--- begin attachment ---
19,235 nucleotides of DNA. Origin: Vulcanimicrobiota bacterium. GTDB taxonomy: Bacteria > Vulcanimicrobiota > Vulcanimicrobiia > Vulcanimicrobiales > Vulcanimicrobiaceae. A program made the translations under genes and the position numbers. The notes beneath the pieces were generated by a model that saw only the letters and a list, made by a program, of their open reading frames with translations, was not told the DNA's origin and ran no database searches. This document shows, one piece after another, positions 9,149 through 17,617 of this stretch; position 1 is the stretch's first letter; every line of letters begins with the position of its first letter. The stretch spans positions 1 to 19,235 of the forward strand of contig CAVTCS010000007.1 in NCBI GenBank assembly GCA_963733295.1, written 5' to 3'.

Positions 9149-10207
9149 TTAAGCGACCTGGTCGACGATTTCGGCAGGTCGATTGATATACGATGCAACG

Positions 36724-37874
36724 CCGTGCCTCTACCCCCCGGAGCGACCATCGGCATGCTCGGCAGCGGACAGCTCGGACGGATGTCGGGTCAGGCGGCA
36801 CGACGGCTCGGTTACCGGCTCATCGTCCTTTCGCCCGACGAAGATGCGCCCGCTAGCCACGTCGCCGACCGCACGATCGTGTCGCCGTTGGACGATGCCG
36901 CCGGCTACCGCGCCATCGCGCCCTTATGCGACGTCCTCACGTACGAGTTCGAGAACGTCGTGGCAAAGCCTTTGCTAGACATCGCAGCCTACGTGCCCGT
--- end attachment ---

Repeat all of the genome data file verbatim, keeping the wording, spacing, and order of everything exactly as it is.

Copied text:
19,235 nucleotides of DNA. Origin: Vulcanimicrobiota bacterium. GTDB taxonomy: Bacteria > Vulcanimicrobiota > Vulcanimicrobiia > Vulcanimicrobiales > Vulcanimicrobiaceae. A program made the translations under genes and the position numbers. The notes beneath the pieces were generated by a model that saw only the letters and a list, made by a program, of their open reading frames with translations, was not told the DNA's origin and ran no database searches. This document shows, one piece after another, positions 9,149 through 17,617 of this stretch; position 1 is the stretch's first letter; every line of letters begins with the position of its first letter. The stretch spans positions 1 to 19,235 of the forward strand of contig CAVTCS010000007.1 in NCBI GenBank assembly GCA_963733295.1, written 5' to 3'.

Positions 9149-10207
9149 TTAAGCGACCTGGTCGACGATTTCGGCAGGTCGATTGATATACGATGCAACG

Positions 36724-37874
36724 CCGTGCCTCTACCCCCCGGAGCGACCATCGGCATGCTCGGCAGCGGACAGCTCGGACGGATGTCGGGTCAGGCGGCA
36801 CGACGGCTCGGTTACCGGCTCATCGTCCTTTCGCCCGACGAAGATGCGCCCGCTAGCCACGTCGCCGACCGCACGATCGTGTCGCCGTTGGACGATGCCG
36901 CCGGCTACCGCGCCATCGCGCCCTTATGCGACGTCCTCACGTACGAGTTCGAGAACGTCGTGGCAAAGCCTTTGCTAGACATCGCAGCCTACGTGCCCGT